Admin at NotATether.com, developer at ChainWorks Industries & online entrepreneur
Neural networks are a hot topic in the technology industry today, partially because they make a cameo appearance in many everyday devices. From your phone’s camera to an Alexa to even a toothbrush - companies and organizations are jumping on the AI hype train.
Whether some of these are appropriate uses for neural networks and AI is up for debate, but understanding how neural networks work will not only give you a bullet point on your resume but will also enable you to know when to use them in real-world situations.
Of course, before you can code neural networks in any language or toolkit, first, you must understand what they are.
What is this AI thing anyway?
Artificial Intelligence (AI), obviously, refers to machines attempting to do tasks that humans would otherwise do. There are many branches within AI, such as robotics and data mining, but in this post, we will focus on one specific subset, machine learning, because it’s easy to get lost in the broad subject. Neural Networks are a part of the machine learning discipline, so it helps to understand ML first.
According to Wikipedia:
Machine learning (ML) is the study of computer algorithms that improve automatically through experience and by the use of data. It is seen as a part of artificial intelligence. Machine learning algorithms build a model based on sample data, known as “training data”, in order to make predictions or decisions without being explicitly programmed to do so.
In other words, we are feeding large amounts of test data into a system to teach it which data is correct or incorrect, true or false, etc. The idea is similar to using flashcards to memorize words or definitions and then testing yourself with true or false questions. Eventually, you will be able to identify words and maybe even their synonyms without the help of flashcards. Similarly, in machine learning, the system will correctly classify objects without the need for test data or human intervention.
Different machine learning algorithms commonly use supervised learning to identify a target object or use unsupervised learning to identify a distribution in many objects. Other algorithms exist but are less used in business settings.
Now back to the point:
Neural networks are entities that are chained together in layers to do one processing function. By stacking these entities, which we call neurons (which by the way have nothing to do with brain neurons other than the name similarity), into layers, we can perform complex processing from neurons that do simple things.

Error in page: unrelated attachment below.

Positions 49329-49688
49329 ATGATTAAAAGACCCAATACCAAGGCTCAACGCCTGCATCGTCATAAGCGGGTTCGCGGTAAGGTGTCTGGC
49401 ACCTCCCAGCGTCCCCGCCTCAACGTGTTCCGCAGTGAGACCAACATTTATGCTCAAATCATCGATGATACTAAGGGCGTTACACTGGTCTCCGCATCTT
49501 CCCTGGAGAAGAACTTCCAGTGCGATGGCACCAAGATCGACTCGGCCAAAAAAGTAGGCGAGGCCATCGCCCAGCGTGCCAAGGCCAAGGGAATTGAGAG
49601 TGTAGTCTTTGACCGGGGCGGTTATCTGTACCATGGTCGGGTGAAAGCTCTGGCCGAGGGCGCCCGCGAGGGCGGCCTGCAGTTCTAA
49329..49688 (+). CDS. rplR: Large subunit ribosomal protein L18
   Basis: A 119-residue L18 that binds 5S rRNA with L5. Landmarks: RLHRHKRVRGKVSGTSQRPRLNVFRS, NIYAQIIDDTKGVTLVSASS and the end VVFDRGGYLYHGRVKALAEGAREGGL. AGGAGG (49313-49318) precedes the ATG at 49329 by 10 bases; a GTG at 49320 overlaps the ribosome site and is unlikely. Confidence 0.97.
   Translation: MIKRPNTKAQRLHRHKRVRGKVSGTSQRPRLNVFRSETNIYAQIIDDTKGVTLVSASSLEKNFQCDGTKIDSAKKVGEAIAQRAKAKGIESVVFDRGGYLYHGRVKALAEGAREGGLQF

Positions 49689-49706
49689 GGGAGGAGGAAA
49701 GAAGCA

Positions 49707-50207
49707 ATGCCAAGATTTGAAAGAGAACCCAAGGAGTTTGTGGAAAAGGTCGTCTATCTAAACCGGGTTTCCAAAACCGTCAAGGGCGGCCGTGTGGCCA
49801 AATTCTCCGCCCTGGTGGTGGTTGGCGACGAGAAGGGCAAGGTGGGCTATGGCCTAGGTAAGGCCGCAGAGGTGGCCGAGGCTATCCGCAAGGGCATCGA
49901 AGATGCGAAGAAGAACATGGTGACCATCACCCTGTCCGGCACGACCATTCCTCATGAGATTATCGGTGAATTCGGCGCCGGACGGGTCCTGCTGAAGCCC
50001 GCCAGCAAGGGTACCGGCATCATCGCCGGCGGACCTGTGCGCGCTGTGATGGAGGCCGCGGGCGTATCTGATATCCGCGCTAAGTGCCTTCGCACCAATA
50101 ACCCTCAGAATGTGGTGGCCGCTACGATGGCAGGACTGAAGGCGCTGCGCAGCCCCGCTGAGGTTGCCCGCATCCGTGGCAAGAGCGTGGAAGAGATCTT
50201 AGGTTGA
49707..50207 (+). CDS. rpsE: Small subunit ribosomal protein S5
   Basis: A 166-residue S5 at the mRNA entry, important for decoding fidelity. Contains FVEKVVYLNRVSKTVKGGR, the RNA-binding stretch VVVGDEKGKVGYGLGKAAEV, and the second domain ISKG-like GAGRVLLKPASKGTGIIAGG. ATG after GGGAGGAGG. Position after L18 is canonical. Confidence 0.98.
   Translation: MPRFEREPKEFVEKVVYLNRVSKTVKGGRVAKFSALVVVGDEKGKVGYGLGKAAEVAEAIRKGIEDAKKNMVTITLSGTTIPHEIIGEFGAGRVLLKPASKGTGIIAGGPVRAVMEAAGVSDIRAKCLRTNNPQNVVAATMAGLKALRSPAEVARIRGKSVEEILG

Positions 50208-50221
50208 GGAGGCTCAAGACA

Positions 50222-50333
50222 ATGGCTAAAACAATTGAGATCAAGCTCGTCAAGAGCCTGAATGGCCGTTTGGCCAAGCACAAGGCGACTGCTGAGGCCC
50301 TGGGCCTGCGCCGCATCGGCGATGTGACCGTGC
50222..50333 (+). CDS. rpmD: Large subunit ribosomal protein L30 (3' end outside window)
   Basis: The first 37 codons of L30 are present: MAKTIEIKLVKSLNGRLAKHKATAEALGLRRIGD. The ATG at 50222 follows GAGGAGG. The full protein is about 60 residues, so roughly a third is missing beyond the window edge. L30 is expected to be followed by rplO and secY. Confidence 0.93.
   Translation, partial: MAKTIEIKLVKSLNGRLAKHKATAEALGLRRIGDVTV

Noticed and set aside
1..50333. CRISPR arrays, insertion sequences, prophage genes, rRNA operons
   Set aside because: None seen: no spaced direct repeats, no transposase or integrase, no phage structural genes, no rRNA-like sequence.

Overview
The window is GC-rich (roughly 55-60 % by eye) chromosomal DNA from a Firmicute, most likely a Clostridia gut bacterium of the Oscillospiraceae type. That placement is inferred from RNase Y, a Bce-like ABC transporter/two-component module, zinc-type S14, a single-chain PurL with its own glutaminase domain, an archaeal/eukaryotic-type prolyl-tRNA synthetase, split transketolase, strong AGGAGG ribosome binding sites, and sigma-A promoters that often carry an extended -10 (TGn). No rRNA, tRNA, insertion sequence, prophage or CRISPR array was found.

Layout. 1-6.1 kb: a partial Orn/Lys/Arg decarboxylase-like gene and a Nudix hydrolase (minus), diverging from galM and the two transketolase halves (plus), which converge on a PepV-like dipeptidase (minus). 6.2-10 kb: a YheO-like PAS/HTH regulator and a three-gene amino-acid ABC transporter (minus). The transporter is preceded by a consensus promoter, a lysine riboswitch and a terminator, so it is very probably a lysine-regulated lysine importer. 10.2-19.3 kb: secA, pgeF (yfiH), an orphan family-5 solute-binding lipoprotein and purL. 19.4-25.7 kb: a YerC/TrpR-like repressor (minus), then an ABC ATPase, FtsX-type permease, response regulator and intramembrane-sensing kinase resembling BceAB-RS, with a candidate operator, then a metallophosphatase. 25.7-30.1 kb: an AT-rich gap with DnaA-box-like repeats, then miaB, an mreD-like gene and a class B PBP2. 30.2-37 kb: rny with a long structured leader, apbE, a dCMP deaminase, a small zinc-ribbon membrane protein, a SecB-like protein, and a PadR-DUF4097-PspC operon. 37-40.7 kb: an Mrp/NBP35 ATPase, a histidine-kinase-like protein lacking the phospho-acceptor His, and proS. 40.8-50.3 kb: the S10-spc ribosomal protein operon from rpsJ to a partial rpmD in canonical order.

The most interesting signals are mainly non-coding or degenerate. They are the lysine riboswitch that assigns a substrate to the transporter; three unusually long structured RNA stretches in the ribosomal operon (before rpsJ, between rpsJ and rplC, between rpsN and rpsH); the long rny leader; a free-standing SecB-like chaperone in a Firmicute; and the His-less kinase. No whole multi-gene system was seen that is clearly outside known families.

Neural networks are composed of three layers. There is:
Neural networks are used in machine learning algorithms to do the actual classification. Each layer has several neurons, and each of them processes a fragment of the input data, starting at the input layer, which splits apart the input data into chunks in an application-defined way. Each layer of the hidden layers processes each chunk to make an output which is eventually transmitted to the output layer.
Actually, a neuron’s computation is very simple. It takes a numerical input, multiplies it by a weight value, and then passes it as an output to a neuron at the next layer. The key is that all the neurons have different but predictable weighting values.
As you saw in the image above, some of the layers have a different number of neurons. However, the layers do not all have to have the same number of neurons.
Consequently, some neurons may take more than one input from the previous layer and send output to more than one neuron in the next layer.
Now, what happens when a neuron takes multiple inputs?
Well, after they are weighted, most likely with different weight values. We also add a constant number called a bias to it to get the final output. By the way, all neurons have a different bias, even single input neurons.
Finally, each neuron has a special function that takes the sum of the weighted inputs plus the bias as a single argument. We will see such functions in the next section.
Here are some practical examples of weighting functions in neurons that you will encounter in production machine learning programs. There are many more weighting functions besides the ones listed here.
Binary step function
Recitified Linear Unit (ReLU) function
Leaky ReLU function
Here is another image that hopefully will help you understand what a neuron does.
Thanks for reading. In the next few posts, we will learn more about neural networks, explore some machine learning toolkits, and learn ML programming in various languages.
Previously published here.
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